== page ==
Where does he see himself in ten years? Comfortably in his hole-in-the-ground home with no one but his beard and a dish of truffles for company.

There you have it! The Six Question Character Challenge. I must say, that was loads of fun, and it helped me get a fresh look at my characters.

I would tag specific people, but I’m not sure who has or hasn’t been tagged already, and I feel like I always end up tagging the same bloggers. So here’s what I’ll do: if this blog tag looks fun to you, consider yourself tagged by me. Fair enough?

I look forward to sharing more information about the characters, plot, and story world of Where The Woods Grow Wild. In the meantime, there’s still work to be done!

101 Lies Writers Tell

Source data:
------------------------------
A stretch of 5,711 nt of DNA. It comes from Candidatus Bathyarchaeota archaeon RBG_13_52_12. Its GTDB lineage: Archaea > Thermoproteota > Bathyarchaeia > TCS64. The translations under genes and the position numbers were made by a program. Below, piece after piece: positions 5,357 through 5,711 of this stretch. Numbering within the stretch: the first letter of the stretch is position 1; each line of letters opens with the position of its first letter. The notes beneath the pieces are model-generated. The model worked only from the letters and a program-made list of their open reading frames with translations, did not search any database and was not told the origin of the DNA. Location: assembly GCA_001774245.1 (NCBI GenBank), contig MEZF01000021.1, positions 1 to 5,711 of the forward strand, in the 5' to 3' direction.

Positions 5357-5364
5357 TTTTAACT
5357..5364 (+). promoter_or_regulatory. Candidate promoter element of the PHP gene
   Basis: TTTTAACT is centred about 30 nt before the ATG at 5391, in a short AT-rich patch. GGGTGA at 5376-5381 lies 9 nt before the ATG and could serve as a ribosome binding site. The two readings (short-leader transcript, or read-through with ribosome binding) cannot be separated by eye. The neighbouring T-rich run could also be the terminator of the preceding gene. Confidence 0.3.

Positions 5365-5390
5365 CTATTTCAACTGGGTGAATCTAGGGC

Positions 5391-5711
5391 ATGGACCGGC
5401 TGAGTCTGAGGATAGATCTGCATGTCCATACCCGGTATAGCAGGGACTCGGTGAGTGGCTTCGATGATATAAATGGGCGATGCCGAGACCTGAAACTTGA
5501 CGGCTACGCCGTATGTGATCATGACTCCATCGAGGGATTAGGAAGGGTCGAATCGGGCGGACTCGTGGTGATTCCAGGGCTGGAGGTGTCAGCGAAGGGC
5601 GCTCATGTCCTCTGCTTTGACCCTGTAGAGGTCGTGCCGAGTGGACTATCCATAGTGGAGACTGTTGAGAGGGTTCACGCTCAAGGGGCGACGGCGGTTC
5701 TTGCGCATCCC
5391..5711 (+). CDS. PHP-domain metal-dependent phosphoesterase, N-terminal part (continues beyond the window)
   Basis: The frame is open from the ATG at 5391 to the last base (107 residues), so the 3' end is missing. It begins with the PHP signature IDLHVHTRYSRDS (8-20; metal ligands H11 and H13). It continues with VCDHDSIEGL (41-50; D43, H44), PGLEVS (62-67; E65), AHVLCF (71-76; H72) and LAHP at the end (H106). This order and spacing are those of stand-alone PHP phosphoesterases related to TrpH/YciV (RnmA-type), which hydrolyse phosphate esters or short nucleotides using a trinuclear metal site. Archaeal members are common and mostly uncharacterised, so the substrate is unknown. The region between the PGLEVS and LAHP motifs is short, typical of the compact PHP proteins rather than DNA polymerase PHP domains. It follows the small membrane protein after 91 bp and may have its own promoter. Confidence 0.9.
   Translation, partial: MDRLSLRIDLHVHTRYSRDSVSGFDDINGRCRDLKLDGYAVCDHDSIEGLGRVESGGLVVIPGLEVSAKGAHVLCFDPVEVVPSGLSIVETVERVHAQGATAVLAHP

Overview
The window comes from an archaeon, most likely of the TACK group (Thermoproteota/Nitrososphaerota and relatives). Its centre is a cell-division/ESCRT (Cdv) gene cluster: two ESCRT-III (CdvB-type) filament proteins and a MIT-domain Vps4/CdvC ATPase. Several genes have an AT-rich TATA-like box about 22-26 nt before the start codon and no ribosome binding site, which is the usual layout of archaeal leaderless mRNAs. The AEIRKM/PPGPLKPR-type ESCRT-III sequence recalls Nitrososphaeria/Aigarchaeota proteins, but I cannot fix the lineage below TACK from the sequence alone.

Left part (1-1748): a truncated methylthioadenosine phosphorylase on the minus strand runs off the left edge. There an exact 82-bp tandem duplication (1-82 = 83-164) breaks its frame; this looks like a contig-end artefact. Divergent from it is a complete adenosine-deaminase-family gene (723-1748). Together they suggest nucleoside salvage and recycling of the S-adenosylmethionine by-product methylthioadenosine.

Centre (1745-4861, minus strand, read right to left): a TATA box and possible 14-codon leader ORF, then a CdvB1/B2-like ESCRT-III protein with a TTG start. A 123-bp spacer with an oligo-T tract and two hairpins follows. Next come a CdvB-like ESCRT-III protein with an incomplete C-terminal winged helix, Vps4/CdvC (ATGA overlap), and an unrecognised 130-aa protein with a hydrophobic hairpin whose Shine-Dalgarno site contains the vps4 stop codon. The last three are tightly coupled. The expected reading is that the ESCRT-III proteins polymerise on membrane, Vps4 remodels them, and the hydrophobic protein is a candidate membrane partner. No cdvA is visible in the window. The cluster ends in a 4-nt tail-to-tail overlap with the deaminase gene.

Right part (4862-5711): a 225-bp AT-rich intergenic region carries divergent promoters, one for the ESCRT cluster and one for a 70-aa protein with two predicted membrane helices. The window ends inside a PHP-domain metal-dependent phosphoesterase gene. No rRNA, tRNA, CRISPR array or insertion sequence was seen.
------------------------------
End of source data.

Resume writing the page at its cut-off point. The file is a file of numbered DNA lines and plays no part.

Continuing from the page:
They won’t all apply to you, but I guarantee some of them will. (I thought it would be really hard to come up with 101 entries, but once I got the ball rolling…well, let’s just say the list didn’t take long.)

1. I don’t need to write this down.

2. No one will notice this plot hole.

3. I’ll remember that idea in the morning.

4. I can get through this chapter without coffee.

5. I’m a decent proofreader.

6. My friend’s a decent proofreader.

7. That was the last typo.

8. I can write while I watch.

9. Just a quick five-minute Twitter break.

10. No, I don’t actually have a crush on my character.

11. This rewrite should only take an hour or two.

12. I’ll save my snack for when I finish the chapter.

13. Yes, I take a break every hour.

14. That two-star review didn’t bother me.

15. I’m going to write every day this month.

16. I really didn’t enjoy writing the villain’s death scene.

17. Sales aren’t important to me.

18. Yes, you can be in my next book.

19. No, those aren’t tear stains on the page.

20. One red pen should be enough.

21. There’s no way I’ll lose this sticky note.

22. My second draft probably won’t need that much work.

23. I’m super flexible. Interrupt me anytime.

24. Of course I don’t get jealous of other authors’ success!